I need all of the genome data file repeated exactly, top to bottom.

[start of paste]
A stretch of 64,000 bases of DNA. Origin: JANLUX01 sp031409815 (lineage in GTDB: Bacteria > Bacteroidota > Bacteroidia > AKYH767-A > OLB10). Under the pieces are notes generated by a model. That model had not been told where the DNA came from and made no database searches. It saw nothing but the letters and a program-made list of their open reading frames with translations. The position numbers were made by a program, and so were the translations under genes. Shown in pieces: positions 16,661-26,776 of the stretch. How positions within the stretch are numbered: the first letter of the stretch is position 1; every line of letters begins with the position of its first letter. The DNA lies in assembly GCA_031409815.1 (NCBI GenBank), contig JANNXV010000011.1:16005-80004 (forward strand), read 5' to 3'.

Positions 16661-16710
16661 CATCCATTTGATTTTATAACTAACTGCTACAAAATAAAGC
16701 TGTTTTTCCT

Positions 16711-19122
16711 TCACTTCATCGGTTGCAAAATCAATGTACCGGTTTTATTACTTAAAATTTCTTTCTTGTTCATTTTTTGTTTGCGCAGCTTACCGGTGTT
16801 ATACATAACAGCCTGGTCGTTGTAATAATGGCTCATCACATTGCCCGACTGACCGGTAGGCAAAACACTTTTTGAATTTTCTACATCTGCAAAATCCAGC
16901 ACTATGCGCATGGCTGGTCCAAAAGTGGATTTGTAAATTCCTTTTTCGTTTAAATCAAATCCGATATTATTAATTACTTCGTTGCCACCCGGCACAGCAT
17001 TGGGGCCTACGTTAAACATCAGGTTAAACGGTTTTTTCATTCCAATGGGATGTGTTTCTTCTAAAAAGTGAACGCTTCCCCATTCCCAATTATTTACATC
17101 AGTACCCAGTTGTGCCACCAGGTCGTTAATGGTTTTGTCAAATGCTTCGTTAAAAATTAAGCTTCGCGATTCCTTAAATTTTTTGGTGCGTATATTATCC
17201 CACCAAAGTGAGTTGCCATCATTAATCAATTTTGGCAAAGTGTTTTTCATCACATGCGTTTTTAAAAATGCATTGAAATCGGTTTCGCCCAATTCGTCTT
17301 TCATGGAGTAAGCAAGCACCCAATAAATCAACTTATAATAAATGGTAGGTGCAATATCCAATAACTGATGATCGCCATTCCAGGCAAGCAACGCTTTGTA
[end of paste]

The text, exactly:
A stretch of 64,000 bases of DNA. Origin: JANLUX01 sp031409815 (lineage in GTDB: Bacteria > Bacteroidota > Bacteroidia > AKYH767-A > OLB10). Under the pieces are notes generated by a model. That model had not been told where the DNA came from and made no database searches. It saw nothing but the letters and a program-made list of their open reading frames with translations. The position numbers were made by a program, and so were the translations under genes. Shown in pieces: positions 16,661-26,776 of the stretch. How positions within the stretch are numbered: the first letter of the stretch is position 1; every line of letters begins with the position of its first letter. The DNA lies in assembly GCA_031409815.1 (NCBI GenBank), contig JANNXV010000011.1:16005-80004 (forward strand), read 5' to 3'.

Positions 16661-16710
16661 CATCCATTTGATTTTATAACTAACTGCTACAAAATAAAGC
16701 TGTTTTTCCT

Positions 16711-19122
16711 TCACTTCATCGGTTGCAAAATCAATGTACCGGTTTTATTACTTAAAATTTCTTTCTTGTTCATTTTTTGTTTGCGCAGCTTACCGGTGTT
16801 ATACATAACAGCCTGGTCGTTGTAATAATGGCTCATCACATTGCCCGACTGACCGGTAGGCAAAACACTTTTTGAATTTTCTACATCTGCAAAATCCAGC
16901 ACTATGCGCATGGCTGGTCCAAAAGTGGATTTGTAAATTCCTTTTTCGTTTAAATCAAATCCGATATTATTAATTACTTCGTTGCCACCCGGCACAGCAT
17001 TGGGGCCTACGTTAAACATCAGGTTAAACGGTTTTTTCATTCCAATGGGATGTGTTTCTTCTAAAAAGTGAACGCTTCCCCATTCCCAATTATTTACATC
17101 AGTACCCAGTTGTGCCACCAGGTCGTTAATGGTTTTGTCAAATGCTTCGTTAAAAATTAAGCTTCGCGATTCCTTAAATTTTTTGGTGCGTATATTATCC
17201 CACCAAAGTGAGTTGCCATCATTAATCAATTTTGGCAAAGTGTTTTTCATCACATGCGTTTTTAAAAATGCATTGAAATCGGTTTCGCCCAATTCGTCTT
17301 TCATGGAGTAAGCAAGCACCCAATAAATCAACTTATAATAAATGGTAGGTGCAATATCCAATAACTGATGATCGCCATTCCAGGCAAGCAACGCTTTGTA